Peter A Allard School of Law

The Pivotal Role of Capital Gains in Efficient and Progressive Tax Reform

Capital gains are a form of income that is both taxed at highly preferential rates and extremely concentrated at topmost incomes, thus undercutting the tax system’s progressivity. Several arguments have been made for continuing this tax preference, which is a major contributor to top-end inequalities and tax avoidance stratagems, but most of those arguments can be rebutted. Empirical evidence also weakens the argument that the capital gains tax preference is needed for an efficient and growing economy, and the gains preference actually harms the efficient allocation of economic resources. This study assesses the case for reforms that would increase the gains tax inclusion rate from the current 50 percent to 75 percent but restricted to taxpayers with total gains and/or incomes above specified high thresholds. Such reforms would be much more effective, raise far more revenues, and be much more transparent than the tepid changes affecting capital gains contained in the 2023 federal budget’s revisions of the Alternative Minimum Tax. The targeted changes proposed here would affect relatively few taxpayers and should receive wide public support.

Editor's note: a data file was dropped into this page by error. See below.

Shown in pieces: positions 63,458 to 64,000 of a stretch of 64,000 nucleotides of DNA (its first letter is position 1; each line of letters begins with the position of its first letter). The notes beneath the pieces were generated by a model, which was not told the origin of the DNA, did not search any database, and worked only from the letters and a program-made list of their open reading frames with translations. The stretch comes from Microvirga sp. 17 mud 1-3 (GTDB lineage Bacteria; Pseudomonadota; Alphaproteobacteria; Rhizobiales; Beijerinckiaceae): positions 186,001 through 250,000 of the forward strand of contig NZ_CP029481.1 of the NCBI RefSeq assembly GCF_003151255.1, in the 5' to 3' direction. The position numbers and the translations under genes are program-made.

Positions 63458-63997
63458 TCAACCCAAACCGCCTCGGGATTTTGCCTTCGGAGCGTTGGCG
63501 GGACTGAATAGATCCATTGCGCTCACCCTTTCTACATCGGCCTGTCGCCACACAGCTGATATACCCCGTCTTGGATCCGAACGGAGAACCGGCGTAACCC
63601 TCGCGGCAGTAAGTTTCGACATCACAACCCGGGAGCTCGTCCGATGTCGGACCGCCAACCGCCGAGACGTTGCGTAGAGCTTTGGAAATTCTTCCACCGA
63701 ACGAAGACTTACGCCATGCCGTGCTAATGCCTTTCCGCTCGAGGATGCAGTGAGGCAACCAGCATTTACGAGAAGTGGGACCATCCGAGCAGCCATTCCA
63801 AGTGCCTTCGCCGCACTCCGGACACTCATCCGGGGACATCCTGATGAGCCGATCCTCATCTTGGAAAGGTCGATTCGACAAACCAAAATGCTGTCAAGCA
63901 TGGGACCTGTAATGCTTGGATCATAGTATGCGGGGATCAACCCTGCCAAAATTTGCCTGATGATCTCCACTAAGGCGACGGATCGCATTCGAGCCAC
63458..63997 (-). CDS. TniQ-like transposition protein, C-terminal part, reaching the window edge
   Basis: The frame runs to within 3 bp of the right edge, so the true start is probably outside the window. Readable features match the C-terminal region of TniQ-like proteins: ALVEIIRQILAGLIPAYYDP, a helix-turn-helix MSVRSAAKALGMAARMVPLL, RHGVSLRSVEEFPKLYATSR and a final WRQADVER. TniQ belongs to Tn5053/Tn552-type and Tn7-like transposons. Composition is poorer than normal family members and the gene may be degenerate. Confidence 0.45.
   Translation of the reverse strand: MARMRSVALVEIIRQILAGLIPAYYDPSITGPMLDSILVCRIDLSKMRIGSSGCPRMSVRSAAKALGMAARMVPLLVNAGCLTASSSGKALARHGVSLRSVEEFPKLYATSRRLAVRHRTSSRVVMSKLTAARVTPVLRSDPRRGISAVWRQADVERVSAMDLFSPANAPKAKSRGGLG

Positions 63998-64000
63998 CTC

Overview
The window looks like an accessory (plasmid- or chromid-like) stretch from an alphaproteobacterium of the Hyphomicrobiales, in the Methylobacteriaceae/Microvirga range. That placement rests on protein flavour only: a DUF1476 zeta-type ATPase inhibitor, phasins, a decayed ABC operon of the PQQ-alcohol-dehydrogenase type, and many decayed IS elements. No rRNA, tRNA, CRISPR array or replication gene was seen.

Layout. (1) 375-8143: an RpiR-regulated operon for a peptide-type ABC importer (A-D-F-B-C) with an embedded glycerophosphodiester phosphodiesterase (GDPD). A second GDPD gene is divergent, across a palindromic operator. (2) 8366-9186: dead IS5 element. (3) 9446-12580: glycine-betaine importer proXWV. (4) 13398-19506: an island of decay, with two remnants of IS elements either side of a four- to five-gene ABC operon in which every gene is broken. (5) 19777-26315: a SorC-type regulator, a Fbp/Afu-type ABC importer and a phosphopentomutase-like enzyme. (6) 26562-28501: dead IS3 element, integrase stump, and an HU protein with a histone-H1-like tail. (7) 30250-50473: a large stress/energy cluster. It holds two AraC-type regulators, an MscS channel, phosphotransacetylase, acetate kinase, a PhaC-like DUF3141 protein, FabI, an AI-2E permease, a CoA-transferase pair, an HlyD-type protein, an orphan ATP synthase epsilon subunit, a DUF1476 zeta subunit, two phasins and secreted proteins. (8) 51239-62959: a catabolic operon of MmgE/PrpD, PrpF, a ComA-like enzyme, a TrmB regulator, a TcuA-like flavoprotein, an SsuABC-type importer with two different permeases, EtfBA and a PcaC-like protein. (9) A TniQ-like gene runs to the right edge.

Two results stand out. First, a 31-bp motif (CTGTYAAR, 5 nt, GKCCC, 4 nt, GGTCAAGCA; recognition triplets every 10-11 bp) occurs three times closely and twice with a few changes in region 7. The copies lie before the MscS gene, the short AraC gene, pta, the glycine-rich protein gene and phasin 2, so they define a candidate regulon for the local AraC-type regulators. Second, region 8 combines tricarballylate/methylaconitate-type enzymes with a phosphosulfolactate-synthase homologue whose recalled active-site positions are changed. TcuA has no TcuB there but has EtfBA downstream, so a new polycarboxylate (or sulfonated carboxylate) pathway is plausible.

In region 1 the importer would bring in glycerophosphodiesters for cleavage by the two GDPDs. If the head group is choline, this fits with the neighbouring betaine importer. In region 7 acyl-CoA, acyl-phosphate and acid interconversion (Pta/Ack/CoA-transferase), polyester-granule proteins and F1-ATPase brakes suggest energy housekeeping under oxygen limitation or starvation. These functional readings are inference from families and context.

This lecture qualifies for 1.5 CPD credits.


Rhys Kesselman

Jonathan Rhys Kesselman joined Simon Fraser University’s School of Public Policy in 2004, where he was a professor and held the Canada Research Chair in Public Finance until his retirement in 2017. Professor Kesselman’s research topics have included wage rate subsidies, the economics of tax avoidance and evasion, reform of the GST and provincial sales taxes, finance of post-secondary education, various child benefit programs, flat taxes, personal and business tax reform, First Nations taxation, federal and provincial payroll taxes, BC fiscal and taxation policies, the distributional impacts of taxes, the “brain drain,” mandatory retirement policies, income splitting, the basic income guarantee, expansion of Canada Pension Plan retirement benefits, and reform of capital gains taxation.

The Tax Law and Policy Speaker Series at Allard Law is an academic, interdisciplinary forum for disseminating research on tax law and policy. In past years, the series has featured many leading scholars of tax law and policy from Canada and the rest of the world. The series is often (though not exclusively) held in conjunction with a Tax Policy seminar course offered to UBC law students. Many sessions are open to the public.

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